In this promotional video a (then) relatively unknown Apple designer named Jony Ive (with a full head of hair) shows off his newest baby and explains the company’s design philosophy. The TAM was a flop in the marketplace but foreshadowed Apple’s subsequent design renaissance, and has since become a coveted collector’s item.

[via 512 Pixels]

If You Can Point, You Can Use a Macintosh [What’s Old Is New]



I picked up a Magic Trackpad this weekend, and while browsing Apple’s instructions printed on the box was struck by the similarity between the tagline and photo of the hand with the trackpad, and the original ads for the Macintosh and its revolutionary mouse back in 1984. As well as how much simpler the directions for use are today.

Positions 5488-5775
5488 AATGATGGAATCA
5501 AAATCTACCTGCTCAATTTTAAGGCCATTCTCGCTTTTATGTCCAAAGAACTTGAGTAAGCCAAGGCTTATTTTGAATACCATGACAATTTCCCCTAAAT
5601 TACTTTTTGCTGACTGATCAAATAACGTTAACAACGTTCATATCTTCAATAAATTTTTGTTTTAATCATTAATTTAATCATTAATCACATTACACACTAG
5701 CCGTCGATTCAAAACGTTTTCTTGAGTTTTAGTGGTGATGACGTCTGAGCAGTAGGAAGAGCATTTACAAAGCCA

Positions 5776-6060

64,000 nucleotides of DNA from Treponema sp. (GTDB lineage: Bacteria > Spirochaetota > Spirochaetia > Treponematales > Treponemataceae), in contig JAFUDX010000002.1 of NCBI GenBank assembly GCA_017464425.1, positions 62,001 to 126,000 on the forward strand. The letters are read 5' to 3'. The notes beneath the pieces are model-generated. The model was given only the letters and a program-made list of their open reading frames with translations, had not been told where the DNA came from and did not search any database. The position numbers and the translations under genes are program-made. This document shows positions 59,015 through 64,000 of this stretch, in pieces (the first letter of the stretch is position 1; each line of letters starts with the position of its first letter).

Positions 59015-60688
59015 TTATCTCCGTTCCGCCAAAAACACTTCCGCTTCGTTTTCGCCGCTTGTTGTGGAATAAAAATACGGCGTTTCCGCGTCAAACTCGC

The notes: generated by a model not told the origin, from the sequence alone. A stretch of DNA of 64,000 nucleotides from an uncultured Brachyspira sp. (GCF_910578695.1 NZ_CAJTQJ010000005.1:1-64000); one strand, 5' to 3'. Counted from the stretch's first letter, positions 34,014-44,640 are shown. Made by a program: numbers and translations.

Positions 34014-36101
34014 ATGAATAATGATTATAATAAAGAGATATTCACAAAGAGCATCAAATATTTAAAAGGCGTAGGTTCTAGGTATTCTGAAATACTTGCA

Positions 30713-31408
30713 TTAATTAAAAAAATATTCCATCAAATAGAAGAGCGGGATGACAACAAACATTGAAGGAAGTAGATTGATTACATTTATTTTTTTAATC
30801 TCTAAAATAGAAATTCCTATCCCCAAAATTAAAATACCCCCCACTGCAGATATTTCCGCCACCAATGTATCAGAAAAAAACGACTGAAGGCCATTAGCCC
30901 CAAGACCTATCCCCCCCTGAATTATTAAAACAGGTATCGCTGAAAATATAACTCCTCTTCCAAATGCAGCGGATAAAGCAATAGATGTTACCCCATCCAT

Look familiar?

Mouse Design – the History of Our Favorite Electronic Rodent


Mouse Design

As we move into the touch computing era and our fingers again become the primary pointing device, it’s interesting to look back at the beginnings of earlier forms computer control. Dan Knight has posted a nice retrospective of the first few decades of mouse design over at Low End Mac:

The first computer mouse was carved from a block of wood and used two wheels to track its motion. The first commercial mouse was the Telefunken Rollkugel, an accessory for Telefunken’s computers that replaced the wheels in Engelbart’s design with a ball, making it essentially an inverted trackball.

Early mice started out with more buttons than later models – first three, then two, then whittled down to a single button with the Apple Lisa and Macintosh. It’s inverted cousin, the trackball, had a similarly downward growth trend over time: